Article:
It’s also interesting to note that Baptists Baptized infants up until the Anti-Pedobaptist movement. They also continue to “Re-Baptize” adults against the Scriptures where St. Paul says that there is ONE Baptism. This is why the Catholic Church holds that a person can only be Baptized once and only once.

It’s also important to note that when Christ commissioned the Apostles He didn’t say Go and Baptize ADULTS. He placed no qualifiers on who they were to Baptize.


#16

Yet, interestingly, John the Baptist leapt in his mother’s womb as the Holy Virgin approached Elisabeth.

Fiat


#17

The verses you point out say nothing about Paul or any of the other apostles refusing to baptize people because they “didn’t truly understand what the significance of baptism entailed.” The thrust of Paul’s argument is simply that there is only One baptism, and that it is not the minister of the sacrament in whose name we are baptized, but in the name of Jesus Christ.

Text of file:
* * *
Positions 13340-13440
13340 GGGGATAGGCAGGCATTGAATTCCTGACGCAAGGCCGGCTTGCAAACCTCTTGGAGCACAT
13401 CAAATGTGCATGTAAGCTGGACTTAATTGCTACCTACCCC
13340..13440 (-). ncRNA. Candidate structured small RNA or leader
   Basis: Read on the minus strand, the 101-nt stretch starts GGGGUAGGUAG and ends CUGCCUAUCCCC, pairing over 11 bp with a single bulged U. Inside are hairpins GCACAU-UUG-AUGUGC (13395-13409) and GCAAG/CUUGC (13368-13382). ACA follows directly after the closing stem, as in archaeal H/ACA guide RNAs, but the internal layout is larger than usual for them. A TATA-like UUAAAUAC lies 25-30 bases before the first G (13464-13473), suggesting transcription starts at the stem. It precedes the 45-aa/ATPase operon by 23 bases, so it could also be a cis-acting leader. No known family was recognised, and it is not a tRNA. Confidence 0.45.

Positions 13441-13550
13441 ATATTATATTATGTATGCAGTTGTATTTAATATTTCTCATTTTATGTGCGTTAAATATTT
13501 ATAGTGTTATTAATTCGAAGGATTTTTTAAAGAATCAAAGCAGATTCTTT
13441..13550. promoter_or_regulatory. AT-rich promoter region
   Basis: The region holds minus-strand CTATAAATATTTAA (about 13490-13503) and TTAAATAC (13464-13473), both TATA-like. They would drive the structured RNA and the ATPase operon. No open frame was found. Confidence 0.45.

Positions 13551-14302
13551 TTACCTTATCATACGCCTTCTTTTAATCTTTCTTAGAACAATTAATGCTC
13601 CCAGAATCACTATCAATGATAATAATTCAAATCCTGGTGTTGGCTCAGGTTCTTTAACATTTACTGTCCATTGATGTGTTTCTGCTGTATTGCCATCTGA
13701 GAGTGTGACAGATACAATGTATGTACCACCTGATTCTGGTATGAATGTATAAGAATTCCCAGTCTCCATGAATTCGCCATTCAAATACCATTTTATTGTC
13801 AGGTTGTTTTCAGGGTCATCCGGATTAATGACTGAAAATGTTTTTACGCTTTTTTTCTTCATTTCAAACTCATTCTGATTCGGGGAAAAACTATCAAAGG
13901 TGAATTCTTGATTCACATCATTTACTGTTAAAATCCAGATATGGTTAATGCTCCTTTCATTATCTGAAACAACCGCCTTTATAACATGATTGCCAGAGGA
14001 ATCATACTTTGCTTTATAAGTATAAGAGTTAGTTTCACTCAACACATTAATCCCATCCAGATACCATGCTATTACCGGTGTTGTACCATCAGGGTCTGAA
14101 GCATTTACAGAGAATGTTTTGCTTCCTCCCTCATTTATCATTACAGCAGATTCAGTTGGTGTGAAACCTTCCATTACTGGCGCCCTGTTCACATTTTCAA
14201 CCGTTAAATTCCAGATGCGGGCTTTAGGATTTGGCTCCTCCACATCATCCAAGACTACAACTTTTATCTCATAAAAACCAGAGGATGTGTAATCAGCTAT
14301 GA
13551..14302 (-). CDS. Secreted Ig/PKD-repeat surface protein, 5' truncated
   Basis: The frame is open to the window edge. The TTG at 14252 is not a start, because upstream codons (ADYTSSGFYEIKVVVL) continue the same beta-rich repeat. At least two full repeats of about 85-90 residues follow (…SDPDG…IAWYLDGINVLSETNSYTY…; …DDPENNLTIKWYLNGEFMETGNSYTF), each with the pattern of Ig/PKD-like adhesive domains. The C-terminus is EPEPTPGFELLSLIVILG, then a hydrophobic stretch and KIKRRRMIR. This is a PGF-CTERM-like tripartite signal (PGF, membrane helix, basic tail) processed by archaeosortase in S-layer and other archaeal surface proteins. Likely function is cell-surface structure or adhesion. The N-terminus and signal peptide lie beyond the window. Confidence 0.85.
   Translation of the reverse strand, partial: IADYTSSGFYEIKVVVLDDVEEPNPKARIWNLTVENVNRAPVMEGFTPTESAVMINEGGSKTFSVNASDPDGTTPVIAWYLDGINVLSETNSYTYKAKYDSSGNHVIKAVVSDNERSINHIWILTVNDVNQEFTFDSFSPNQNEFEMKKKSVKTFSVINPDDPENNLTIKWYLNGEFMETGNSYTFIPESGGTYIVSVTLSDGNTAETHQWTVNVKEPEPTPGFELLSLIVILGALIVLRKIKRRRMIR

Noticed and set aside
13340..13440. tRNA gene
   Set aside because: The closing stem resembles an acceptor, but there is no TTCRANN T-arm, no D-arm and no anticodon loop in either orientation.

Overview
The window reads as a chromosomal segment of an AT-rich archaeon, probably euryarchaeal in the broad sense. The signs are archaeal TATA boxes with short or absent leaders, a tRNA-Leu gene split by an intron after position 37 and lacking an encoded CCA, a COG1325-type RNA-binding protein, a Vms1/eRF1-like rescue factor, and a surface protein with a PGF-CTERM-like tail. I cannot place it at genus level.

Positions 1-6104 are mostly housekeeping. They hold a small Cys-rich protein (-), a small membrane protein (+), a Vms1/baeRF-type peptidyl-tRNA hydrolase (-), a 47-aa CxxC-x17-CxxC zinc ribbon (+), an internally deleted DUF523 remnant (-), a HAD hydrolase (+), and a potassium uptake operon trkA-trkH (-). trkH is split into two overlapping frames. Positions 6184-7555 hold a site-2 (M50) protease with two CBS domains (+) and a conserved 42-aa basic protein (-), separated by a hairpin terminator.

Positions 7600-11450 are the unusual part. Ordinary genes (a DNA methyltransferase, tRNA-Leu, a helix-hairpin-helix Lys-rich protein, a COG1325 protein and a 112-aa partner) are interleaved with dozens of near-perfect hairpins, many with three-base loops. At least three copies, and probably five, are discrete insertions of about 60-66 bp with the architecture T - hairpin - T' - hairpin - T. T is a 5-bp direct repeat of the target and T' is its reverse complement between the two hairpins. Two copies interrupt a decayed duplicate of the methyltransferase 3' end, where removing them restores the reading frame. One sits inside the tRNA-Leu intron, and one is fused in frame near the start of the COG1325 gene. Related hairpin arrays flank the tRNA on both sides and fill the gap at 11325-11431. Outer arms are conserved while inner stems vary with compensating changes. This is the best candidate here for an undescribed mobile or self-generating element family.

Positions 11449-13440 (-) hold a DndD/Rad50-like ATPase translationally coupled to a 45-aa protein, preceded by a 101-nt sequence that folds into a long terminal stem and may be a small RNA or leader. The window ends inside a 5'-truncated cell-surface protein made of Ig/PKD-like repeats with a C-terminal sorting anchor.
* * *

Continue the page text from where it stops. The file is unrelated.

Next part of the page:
Fiat


#18

How much “understanding” is required? Apparently, even in the womb, John the Baptist was capable of recognizing the Lord, since he “leaped for joy.”

Lk 1:41 & 44. And when Elizabeth heard the greeting of Mary, the babe leaped in her womb; and Elizabeth was filled with the Holy Spirit [and said] For behold, when the voice of your greeting came to my ears, the babe in my womb leaped for joy.

So “faith” must mean something other than pure intellectual consent.

The sub-apostolic Church accepted infant baptism as having been received from the apostles, viz. Irenaeus, *Against Heresies *2:22:4 (ca. 189 A.D.) The earliest recorded controversy over infant baptism appears in a council (sorry; don’t have the reference here) around 250 A.D. in which the “controversy” is whether baptism should be withheld until the 8th day (thus linking baptism with circumcision in the mind of the early Church).